Compare any two graphics cards:
Radeon HD 7770 vs Radeon R7 260X
IntroThe Radeon HD 7770 comes with a clock frequency of 1000 MHz and a GDDR5 memory speed of 1125 MHz. It also features a 128-bit memory bus, and uses a 28 nm design. It is comprised of 640 SPUs, 40 TAUs, and 16 ROPs.
Compare all of that to the Radeon R7 260X, which comes with GPU core speed of 1100 MHz, and 2048 MB of GDDR5 memory running at 1625 MHz through a 128-bit bus. It also features 896 SPUs, 56 Texture Address Units, and 16 Raster Operation Units.
Power Usage and Theoretical Benchmarks
Power Consumption (Max TDP)
As far as performance goes, the Radeon R7 260X should in theory be a lot superior to the Radeon HD 7770 overall. (explain)
Texel RateThe Radeon R7 260X should be a lot (approximately 54%) more effective at AF than the Radeon HD 7770. (explain)
Pixel RateThe Radeon R7 260X will be a bit (approximately 10%) better at FSAA than the Radeon HD 7770, and also capable of handling higher resolutions while still performing well. (explain)
Please note that the above 'benchmarks' are all just theoretical - the results were calculated based on the card's specifications, and real-world performance may (and probably will) vary at least a bit.
Please note that the price comparisons are based on search keywords - sometimes it might show cards with very similar names that are not exactly the same as the one chosen in the comparison. We do try to filter out the wrong results as best we can, though.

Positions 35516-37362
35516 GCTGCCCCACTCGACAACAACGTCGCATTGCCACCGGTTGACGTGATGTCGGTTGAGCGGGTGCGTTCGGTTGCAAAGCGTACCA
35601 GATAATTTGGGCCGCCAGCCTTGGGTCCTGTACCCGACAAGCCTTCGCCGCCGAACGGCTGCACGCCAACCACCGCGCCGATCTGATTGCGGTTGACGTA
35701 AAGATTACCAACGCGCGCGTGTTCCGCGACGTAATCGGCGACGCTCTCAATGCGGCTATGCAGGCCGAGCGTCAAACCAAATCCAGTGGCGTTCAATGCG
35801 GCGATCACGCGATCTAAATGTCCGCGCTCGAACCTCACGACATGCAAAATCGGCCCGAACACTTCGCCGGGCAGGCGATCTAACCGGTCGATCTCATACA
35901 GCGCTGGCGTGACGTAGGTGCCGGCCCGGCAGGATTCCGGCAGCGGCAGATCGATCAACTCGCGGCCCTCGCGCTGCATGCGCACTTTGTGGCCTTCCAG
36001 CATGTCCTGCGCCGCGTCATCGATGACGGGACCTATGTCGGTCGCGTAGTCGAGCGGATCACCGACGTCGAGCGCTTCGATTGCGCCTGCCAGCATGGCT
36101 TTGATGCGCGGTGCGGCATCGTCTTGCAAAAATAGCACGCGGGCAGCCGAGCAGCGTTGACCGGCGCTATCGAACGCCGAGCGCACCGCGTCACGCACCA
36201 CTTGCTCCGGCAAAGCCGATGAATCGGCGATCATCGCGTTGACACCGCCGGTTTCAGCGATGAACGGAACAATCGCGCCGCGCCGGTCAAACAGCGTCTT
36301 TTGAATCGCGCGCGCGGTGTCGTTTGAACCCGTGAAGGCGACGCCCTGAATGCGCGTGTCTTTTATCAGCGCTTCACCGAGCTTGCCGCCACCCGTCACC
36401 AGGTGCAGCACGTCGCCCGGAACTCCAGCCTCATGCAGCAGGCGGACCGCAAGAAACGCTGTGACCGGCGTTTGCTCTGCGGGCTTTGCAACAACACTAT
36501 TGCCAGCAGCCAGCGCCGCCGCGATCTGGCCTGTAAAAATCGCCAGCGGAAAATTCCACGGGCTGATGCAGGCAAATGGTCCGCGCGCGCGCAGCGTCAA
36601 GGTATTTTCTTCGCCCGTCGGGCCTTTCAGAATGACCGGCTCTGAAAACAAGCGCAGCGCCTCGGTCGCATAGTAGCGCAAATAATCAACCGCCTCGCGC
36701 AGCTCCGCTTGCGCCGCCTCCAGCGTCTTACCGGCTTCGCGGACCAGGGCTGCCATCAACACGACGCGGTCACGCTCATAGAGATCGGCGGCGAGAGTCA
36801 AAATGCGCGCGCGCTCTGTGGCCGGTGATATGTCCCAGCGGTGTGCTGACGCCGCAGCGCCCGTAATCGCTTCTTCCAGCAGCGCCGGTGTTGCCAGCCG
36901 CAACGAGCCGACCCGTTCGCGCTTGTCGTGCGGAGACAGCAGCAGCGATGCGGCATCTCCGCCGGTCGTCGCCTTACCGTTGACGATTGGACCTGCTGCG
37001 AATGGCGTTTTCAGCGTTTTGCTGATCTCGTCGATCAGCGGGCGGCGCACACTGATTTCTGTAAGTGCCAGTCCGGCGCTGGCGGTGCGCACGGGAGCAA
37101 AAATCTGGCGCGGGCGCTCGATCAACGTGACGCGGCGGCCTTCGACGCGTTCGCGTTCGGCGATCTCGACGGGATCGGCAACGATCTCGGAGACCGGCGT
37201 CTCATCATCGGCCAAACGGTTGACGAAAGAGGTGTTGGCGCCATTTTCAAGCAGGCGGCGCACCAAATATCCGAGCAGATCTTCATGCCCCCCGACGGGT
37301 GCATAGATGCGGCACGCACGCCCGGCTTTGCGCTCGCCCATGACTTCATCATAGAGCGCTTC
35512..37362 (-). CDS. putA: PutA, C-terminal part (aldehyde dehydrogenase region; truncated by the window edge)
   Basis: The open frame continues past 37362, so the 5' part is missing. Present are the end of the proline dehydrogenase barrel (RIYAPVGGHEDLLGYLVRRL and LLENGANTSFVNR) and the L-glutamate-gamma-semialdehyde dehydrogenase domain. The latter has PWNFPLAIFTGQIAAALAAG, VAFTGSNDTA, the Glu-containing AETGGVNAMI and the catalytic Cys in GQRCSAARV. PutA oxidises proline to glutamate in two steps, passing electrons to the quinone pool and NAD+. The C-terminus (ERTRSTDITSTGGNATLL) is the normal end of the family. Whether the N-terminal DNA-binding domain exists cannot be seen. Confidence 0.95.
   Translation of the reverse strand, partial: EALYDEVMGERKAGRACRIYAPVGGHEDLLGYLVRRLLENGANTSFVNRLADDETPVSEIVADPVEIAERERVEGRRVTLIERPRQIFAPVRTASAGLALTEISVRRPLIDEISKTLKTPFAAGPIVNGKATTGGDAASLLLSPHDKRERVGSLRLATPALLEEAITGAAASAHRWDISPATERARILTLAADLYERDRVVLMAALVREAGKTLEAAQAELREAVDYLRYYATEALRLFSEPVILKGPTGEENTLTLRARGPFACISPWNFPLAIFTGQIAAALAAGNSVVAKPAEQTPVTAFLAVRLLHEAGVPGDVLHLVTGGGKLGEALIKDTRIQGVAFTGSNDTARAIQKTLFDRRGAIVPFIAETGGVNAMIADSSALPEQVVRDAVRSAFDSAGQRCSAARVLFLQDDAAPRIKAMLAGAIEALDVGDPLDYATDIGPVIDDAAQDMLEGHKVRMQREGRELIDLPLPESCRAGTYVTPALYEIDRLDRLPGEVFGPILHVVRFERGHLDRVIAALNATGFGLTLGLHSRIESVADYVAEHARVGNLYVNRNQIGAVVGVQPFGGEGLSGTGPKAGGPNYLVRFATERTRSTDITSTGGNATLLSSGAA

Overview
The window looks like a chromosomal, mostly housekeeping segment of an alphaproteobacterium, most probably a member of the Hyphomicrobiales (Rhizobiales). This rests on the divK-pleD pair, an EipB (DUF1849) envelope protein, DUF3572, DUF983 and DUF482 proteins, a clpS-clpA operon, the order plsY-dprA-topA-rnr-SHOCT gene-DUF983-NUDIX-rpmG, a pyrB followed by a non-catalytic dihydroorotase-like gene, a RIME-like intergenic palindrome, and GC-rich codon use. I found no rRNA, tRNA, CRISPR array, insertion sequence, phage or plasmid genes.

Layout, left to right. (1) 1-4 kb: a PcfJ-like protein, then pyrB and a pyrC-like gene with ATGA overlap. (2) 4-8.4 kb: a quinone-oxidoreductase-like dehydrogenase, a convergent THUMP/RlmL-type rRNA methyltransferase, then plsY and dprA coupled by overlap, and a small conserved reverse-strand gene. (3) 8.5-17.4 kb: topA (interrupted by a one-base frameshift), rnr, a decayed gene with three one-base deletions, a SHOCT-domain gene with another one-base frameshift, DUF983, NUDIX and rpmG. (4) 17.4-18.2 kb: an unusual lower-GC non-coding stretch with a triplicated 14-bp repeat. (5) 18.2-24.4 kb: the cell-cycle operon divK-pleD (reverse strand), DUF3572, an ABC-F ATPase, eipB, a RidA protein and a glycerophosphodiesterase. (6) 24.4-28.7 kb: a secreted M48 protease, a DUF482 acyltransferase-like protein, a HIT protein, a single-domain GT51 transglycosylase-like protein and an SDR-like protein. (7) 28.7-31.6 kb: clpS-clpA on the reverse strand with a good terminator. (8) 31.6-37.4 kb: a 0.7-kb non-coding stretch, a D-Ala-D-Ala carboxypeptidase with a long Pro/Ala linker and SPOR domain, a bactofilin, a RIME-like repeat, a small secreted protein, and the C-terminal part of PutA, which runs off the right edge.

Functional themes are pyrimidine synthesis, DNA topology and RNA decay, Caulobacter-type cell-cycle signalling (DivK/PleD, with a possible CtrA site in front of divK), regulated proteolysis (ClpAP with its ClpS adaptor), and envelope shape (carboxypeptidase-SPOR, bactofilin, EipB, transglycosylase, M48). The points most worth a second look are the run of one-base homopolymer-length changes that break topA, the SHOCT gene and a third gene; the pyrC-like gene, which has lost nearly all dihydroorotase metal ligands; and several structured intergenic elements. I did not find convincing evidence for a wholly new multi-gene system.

Memory Bandwidth: Memory bandwidth is the maximum amount of information (measured in megabytes per second) that can be transferred past the external memory interface in a second. It's worked out by multiplying the bus width by the speed of its memory. If it uses DDR type memory, it should be multiplied by 2 once again. If it uses DDR5, multiply by 4 instead. The better the memory bandwidth, the faster the card will be in general. It especially helps with AA, High Dynamic Range and high resolutions.
Texel Rate: Texel rate is the maximum texture map elements (texels) that are processed in one second. This figure is worked out by multiplying the total texture units of the card by the core speed of the chip. The higher this number, the better the card will be at handling texture filtering (anisotropic filtering - AF). It is measured in millions of texels applied in one second.
Pixel Rate: Pixel rate is the most pixels that the graphics chip can possibly write to the local memory in a second - measured in millions of pixels per second. The figure is calculated by multiplying the number of colour ROPs by the the card's clock speed. ROPs (Raster Operations Pipelines - sometimes also referred to as Render Output Units) are responsible for filling the screen with pixels (the image). The actual pixel fill rate is also dependant on quite a few other factors, especially the memory bandwidth - the lower the memory bandwidth is, the lower the ability to reach the maximum fill rate.